From the Head of School...

June 2017

In the blink of an eye, my first year as Canterbury’s Head of School is sprinting to a close. Graduation, underform exams, year-end faculty meetings, goodbyes to departing colleagues, alumni weekend. How was it?, you ask. I have floundered all year to come up with a pithy answer to that question, but I will land on: extraordinary. Of course, “extraordinary” includes highs and lows, new and unexpected challenges, relationships to build, a culture and history to understand, and a fresh start every day. It is impossible to illustrate my gratitude for the Canterbury family - on our hilltop and beyond - and the Stone family’s gratitude for this opportunity and a new place to call home. As you can imagine, the class of 2017 made all the difference. So, as one more shout-out to them, I thought I would share my graduation remarks from May 26th:

“Good morning, and welcome to Canterbury’s 100th Graduation Exercises. It is wonderful to have so many members of the extended Canterbury family with us today: our faculty & staff; parents, grandparents, relatives & friends; Mr. Steers, Mr. Steele, Fr. Mark and Mr. Mandler; Mr. & Mrs. Sheehy; and especially, the class of 2017 and your 52 diehards.

When I arrived on campus last summer, I received notes from two members of your sixth form class. The first was an impassioned and creative plea asking that I begin my tenure as Head of School with an immediate relaxation of the dress code. Despite the well-crafted argument, I suggested to Chris Liu that I should probably see a full year on campus before deciding if jackets and ties still had a place at Canterbury. (They do.) The second was a request from Tito Jimenez to meet on campus and begin to map out plans for an extraordinary sixth form year. He and I connected later in the summer to begin what has grown into a year-long, invaluable conversation.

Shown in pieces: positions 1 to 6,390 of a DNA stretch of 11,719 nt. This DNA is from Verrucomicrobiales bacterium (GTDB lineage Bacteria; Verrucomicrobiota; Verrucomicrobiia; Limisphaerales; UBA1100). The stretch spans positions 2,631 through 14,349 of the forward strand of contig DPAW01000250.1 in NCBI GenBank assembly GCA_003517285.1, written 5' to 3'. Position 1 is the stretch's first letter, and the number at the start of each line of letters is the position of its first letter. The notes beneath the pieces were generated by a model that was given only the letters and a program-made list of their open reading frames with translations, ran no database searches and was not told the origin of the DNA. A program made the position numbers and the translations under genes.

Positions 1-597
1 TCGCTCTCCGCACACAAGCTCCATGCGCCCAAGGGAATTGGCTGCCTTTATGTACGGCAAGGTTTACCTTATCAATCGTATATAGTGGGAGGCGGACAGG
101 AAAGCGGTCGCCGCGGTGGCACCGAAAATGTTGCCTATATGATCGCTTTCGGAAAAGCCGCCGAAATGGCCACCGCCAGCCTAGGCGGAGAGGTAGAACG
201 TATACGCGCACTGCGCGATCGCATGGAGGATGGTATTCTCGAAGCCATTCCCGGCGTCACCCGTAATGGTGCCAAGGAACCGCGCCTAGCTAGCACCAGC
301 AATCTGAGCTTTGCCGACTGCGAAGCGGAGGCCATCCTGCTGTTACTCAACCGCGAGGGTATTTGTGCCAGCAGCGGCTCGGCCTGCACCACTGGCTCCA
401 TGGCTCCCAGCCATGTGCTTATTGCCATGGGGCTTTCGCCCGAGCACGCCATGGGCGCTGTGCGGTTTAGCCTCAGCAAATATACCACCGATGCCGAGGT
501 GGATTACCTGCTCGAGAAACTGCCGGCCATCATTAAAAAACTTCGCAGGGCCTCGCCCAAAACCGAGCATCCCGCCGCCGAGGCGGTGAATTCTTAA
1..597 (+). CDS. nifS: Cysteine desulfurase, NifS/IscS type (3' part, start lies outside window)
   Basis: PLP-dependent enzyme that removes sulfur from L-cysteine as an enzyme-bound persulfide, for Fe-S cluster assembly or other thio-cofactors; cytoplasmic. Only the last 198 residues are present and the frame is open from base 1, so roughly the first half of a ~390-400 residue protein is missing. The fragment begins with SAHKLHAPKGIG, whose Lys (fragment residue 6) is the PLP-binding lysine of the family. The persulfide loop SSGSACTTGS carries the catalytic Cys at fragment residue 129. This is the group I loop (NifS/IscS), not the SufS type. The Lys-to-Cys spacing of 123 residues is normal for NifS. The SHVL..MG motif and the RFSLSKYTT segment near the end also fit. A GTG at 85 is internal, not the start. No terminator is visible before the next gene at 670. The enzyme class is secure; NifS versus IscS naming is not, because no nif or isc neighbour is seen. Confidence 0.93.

I suppose both anecdotes are reflective of your class. Even when I have attempted to raise tough teenage issues, you always seem to push the conversation to dress code or food. The number of times I have been asked about the snack bar, leggings, coffee, blazers or bacon would probably surprise most adults. At the same time, you have been determined to make this year notable, memorable, different. You have asked that the Class of 2017 be one of tradition, and you have seized opportunities to make your mark. From cereal nights, to senior seminars, to a sixth form rock, your class has established new routines by leaning in and setting norms that make this faculty very proud. And, you have been there for one another as fellow Saints. I will never forget the gritty and spirited victory of our championship field hockey team last fall. The way you - all of you - have competed for, and stood up for, one another is both remarkable and unique.

Which leads me to gratitude. Thank you. I’m sure it was not easy having a new Head of School as seniors and adjusting to different approaches and expectations. But you did not show it. Rather, you have been welcoming, patient, forgiving, largely open-minded, and ever-willing to engage in conversations. Those of you who met with me over dinner throughout the year made an enormous difference in how quickly I understood our School...its culture and patterns...what mattered to all of you...and how I could be accessible, approachable and better understood. I truly cannot thank the class of 2017 deeply enough for making my first year on our hilltop an amazing year.

I will follow gratitude with honesty. I suppose it’s time for me to acknowledge a few mistakes I’ve made along the way this year. For example: for the first weeks of school, I wanted to call Tommy Mason - Bobby - and Emily Keating - Kelly; I don’t know why, and I hope I never did, but if either wrong name slipped out, I apologize!